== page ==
Monday, June 9, 2008

Ian's 400F, Continued

Ian took out "ye old grinder and sawsall" and went to town on ripping open a hole under his pet 400F's sidecover. He took out the battery box and ground down every tab, nub, and other bit of metal daring to block the beautiful view through an open 400 Four.

A small battery will go under the seat, making the bike pretty much kick-start only. Ian may leave the starter motor in it, though, "just for fun."

Now that the first stage of roughing out how he wants it to look is done, Ian can go about finishing it with clip-ons and a wheel package: buffed-up hubs and aluminum rims. When you take off the pounds of a steel wheel, steering is a whole lot nicer.

So far, the bike has lacked a seat. Ian's trying to get a new one done as quickly as possible, so he can ride the bike raw. The new seat complements the "roundness and squarishness" of the tank--meaning the seat is pretty boxy with some nice curves. It's almost done. Ian just needs to rip up the backside (as shown by the black Sharpie line), stuff in a half-moon LED taillight, and weld some more steel back there to close it up.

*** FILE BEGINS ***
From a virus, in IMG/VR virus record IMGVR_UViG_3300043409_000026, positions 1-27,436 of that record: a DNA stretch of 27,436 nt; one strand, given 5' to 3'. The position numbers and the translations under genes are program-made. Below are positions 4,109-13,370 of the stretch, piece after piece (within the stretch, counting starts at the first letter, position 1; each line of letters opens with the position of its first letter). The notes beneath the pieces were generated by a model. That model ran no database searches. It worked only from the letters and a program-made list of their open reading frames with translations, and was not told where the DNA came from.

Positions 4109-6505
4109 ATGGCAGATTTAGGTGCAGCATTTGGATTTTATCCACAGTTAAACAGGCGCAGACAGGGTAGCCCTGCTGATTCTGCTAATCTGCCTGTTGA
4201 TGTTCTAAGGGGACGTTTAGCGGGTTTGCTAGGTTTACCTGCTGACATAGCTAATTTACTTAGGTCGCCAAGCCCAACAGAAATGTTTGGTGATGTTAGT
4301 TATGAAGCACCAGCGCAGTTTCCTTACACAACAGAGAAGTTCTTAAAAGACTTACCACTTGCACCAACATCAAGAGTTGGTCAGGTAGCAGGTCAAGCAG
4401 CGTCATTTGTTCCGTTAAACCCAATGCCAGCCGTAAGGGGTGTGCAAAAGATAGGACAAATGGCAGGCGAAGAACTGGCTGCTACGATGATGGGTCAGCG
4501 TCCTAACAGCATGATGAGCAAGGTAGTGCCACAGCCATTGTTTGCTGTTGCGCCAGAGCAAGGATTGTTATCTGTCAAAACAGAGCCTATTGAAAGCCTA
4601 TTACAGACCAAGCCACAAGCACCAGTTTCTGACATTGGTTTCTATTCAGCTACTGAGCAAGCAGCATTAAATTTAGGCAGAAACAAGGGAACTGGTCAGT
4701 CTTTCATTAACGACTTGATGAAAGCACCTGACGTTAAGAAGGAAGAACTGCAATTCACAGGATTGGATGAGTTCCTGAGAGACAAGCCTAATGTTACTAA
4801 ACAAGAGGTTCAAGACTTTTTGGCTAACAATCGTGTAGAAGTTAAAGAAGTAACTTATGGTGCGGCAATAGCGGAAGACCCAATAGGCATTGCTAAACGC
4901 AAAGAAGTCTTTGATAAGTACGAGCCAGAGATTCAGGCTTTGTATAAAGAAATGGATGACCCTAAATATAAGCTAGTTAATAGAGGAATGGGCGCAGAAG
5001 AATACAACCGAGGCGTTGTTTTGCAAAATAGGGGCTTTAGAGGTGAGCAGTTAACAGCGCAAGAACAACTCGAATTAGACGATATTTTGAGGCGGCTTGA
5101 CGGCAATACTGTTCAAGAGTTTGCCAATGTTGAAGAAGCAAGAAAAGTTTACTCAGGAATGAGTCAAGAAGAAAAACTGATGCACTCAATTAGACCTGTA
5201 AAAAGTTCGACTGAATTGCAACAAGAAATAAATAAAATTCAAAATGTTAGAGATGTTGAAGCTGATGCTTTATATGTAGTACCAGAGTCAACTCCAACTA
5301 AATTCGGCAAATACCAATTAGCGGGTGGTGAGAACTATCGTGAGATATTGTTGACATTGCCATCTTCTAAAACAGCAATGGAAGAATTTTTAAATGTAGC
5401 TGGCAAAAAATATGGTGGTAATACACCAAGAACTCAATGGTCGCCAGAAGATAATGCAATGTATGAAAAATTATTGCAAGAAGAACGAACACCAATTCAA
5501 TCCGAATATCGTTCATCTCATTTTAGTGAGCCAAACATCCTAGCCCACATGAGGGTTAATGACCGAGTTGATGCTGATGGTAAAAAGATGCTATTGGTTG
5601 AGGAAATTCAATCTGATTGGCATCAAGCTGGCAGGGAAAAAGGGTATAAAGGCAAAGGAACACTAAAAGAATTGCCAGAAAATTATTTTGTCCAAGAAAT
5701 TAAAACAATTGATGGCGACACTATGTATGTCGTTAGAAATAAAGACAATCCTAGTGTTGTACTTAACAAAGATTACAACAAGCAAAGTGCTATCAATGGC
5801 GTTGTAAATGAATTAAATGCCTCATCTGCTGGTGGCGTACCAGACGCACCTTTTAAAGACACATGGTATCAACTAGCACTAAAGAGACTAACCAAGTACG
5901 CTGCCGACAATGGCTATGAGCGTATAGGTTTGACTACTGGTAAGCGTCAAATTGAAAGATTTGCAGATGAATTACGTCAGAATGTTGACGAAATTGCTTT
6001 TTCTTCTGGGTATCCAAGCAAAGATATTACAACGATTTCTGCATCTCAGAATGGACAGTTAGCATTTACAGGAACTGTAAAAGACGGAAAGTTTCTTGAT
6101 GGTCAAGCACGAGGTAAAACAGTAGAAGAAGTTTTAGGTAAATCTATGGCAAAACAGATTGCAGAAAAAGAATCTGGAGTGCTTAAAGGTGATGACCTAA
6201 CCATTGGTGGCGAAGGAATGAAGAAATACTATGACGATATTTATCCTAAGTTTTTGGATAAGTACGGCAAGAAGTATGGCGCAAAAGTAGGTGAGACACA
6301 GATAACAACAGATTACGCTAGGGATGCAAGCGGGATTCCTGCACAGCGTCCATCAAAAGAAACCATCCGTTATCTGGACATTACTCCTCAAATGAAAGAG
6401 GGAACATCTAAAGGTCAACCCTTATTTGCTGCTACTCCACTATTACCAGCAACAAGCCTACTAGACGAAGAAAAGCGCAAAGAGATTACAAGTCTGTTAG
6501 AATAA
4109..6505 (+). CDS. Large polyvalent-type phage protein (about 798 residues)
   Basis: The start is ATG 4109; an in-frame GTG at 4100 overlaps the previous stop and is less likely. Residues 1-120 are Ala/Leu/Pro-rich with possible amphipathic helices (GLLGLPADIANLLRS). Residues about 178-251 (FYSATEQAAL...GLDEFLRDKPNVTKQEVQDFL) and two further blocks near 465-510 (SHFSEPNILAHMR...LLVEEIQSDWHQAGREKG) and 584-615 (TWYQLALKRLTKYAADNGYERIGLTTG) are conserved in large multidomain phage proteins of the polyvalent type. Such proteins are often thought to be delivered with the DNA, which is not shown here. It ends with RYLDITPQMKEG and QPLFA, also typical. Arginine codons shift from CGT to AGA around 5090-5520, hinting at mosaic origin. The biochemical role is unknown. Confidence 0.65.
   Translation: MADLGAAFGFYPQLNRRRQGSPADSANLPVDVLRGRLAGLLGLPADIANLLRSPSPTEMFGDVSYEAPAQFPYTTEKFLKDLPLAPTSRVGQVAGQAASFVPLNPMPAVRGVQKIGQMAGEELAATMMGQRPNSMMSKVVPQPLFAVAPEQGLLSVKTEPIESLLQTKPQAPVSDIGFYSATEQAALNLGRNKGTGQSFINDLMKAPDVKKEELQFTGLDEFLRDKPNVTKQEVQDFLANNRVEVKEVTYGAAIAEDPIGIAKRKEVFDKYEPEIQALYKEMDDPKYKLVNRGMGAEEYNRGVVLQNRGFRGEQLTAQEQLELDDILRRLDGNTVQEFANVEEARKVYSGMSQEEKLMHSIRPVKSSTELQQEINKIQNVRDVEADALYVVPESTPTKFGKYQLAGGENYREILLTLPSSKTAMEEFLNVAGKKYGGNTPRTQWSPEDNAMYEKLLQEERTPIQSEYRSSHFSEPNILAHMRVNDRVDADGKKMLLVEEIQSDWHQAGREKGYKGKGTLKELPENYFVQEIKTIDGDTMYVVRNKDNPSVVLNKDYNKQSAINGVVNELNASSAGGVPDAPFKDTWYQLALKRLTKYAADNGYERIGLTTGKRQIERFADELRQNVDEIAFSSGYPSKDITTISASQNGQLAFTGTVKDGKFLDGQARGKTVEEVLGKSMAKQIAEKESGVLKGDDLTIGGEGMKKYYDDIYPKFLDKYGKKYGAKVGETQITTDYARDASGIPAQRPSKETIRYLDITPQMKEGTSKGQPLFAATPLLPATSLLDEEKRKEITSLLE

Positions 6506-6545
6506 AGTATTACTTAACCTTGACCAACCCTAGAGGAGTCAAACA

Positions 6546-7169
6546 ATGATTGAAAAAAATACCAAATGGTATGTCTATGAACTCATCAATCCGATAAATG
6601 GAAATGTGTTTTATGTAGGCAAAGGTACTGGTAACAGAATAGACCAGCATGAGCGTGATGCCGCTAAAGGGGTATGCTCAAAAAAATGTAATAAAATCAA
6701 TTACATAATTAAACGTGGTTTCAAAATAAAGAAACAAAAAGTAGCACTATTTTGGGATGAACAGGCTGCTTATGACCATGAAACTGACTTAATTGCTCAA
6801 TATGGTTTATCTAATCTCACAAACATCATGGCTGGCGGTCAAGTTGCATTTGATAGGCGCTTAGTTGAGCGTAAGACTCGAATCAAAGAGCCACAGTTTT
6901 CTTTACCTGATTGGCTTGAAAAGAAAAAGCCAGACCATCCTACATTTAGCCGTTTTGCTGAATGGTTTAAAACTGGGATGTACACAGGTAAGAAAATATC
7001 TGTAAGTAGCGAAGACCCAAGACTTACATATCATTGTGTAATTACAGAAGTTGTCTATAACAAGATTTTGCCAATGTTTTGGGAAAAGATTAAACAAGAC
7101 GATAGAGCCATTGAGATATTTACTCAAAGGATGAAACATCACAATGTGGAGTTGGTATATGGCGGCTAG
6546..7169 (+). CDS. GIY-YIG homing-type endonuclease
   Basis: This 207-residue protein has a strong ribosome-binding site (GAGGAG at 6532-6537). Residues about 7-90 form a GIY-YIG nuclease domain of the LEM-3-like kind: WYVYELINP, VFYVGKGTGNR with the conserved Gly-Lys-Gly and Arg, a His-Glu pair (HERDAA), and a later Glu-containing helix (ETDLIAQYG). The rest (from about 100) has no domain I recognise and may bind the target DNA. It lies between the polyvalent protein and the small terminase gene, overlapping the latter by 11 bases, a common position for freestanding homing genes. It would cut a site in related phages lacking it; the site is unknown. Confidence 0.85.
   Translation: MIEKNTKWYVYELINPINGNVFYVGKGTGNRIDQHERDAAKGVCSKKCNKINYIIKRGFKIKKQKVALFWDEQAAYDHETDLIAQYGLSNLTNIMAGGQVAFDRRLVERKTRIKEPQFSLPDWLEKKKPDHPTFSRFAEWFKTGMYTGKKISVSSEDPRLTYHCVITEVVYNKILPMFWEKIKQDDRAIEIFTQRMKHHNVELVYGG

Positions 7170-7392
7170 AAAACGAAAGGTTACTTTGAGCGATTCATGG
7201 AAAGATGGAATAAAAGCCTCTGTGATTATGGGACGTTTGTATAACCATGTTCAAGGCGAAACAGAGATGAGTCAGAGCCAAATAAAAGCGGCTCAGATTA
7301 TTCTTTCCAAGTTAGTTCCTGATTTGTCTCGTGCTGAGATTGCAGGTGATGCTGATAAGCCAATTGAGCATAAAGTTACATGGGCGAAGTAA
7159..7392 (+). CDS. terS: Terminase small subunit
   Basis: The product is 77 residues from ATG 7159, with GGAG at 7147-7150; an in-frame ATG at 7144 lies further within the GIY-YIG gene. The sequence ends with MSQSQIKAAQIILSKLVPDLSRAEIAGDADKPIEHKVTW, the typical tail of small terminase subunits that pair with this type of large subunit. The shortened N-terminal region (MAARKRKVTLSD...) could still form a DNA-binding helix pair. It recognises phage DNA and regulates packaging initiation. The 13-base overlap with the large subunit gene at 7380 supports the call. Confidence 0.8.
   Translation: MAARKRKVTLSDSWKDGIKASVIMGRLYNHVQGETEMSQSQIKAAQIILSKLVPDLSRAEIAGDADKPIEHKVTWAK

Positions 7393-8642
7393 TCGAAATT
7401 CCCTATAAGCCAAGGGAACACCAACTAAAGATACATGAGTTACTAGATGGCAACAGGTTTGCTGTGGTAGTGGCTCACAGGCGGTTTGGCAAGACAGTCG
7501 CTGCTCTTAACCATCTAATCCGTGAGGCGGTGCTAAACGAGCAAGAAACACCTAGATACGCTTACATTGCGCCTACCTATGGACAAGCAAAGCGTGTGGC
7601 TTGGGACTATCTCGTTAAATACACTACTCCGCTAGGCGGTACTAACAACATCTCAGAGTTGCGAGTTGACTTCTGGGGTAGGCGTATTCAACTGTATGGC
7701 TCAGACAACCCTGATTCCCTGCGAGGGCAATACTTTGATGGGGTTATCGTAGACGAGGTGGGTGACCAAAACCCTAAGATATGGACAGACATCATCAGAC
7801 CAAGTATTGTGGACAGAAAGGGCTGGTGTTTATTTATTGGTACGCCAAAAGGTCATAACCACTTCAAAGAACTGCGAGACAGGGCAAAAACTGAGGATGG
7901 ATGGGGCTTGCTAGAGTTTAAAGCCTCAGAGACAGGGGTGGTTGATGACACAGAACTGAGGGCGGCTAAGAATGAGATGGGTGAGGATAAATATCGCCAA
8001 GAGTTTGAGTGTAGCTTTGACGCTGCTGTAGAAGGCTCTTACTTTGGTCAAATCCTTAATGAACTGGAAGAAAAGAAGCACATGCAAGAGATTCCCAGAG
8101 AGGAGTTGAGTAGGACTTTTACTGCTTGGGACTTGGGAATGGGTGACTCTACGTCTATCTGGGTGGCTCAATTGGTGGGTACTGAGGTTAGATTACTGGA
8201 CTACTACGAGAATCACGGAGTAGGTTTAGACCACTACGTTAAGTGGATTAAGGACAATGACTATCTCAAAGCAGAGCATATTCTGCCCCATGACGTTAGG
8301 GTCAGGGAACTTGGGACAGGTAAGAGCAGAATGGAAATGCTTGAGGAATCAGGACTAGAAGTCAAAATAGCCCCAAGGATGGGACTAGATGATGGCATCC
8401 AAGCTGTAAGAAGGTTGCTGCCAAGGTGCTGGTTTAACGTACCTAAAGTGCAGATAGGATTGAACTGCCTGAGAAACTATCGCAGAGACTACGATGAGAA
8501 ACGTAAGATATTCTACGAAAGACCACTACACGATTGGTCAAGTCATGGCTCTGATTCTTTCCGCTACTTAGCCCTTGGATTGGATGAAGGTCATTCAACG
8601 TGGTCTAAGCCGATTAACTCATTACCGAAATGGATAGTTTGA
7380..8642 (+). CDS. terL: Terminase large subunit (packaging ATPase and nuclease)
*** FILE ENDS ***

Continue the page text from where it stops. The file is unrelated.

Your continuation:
"It should be striking when it's all done," he said. "It'll be mean. You wouldn't want to run into it."

Friday, June 6, 2008

Ian's 400F

Though this 400F has been for sale, Ian hasn't been trying too hard to sell it. Though some people have expressed interest in it as it is, he wants to build it into a cafe bike--make it his own, private project.

"This thing is mechanically solid," Ian said. "It doesn't even have any slap on the cam-chain adjustment. We kind of miss the Knockout 360, because that was going to be our personal shop bike, so I'm going make this into a really nice cafe 400 with a custom seat. I want to make a bike I can rock around on."